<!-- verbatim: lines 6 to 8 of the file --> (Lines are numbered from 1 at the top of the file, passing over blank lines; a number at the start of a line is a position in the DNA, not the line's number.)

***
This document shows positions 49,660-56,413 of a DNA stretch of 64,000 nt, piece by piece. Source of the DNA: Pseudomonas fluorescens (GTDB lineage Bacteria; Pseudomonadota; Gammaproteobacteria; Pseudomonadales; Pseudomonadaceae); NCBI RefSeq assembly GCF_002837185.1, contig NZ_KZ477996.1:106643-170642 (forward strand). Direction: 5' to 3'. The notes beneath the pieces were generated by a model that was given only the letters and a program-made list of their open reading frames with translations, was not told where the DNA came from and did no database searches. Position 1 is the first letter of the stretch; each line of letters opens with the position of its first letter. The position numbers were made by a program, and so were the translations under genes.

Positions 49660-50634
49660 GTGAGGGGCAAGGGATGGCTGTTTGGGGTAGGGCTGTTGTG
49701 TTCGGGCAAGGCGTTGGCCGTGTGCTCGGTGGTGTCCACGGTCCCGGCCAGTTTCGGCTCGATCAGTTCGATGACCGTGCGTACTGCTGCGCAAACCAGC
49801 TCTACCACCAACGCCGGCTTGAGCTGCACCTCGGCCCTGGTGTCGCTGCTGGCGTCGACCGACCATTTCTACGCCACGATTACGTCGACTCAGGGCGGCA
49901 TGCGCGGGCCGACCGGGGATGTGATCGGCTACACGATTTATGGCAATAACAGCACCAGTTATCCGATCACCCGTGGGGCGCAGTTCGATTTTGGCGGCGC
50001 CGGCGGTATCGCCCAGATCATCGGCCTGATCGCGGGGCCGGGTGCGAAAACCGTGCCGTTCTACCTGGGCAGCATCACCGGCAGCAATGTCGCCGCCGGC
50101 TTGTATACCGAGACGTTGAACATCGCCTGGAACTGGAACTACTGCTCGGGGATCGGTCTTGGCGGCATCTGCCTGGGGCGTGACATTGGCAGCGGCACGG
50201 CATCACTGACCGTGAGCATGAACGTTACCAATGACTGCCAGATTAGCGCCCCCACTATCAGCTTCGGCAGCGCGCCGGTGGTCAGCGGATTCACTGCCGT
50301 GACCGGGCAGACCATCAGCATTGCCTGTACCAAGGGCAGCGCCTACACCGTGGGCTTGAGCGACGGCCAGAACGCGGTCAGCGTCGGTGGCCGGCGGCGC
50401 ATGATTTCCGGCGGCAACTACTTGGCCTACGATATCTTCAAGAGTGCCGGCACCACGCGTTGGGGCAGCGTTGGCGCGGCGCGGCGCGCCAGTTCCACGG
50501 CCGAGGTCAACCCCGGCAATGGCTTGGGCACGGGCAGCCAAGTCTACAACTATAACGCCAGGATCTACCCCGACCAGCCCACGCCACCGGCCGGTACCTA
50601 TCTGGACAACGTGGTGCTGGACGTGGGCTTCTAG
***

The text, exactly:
49901 TGCGCGGGCCGACCGGGGATGTGATCGGCTACACGATTTATGGCAATAACAGCACCAGTTATCCGATCACCCGTGGGGCGCAGTTCGATTTTGGCGGCGC
50001 CGGCGGTATCGCCCAGATCATCGGCCTGATCGCGGGGCCGGGTGCGAAAACCGTGCCGTTCTACCTGGGCAGCATCACCGGCAGCAATGTCGCCGCCGGC
50101 TTGTATACCGAGACGTTGAACATCGCCTGGAACTGGAACTACTGCTCGGGGATCGGTCTTGGCGGCATCTGCCTGGGGCGTGACATTGGCAGCGGCACGG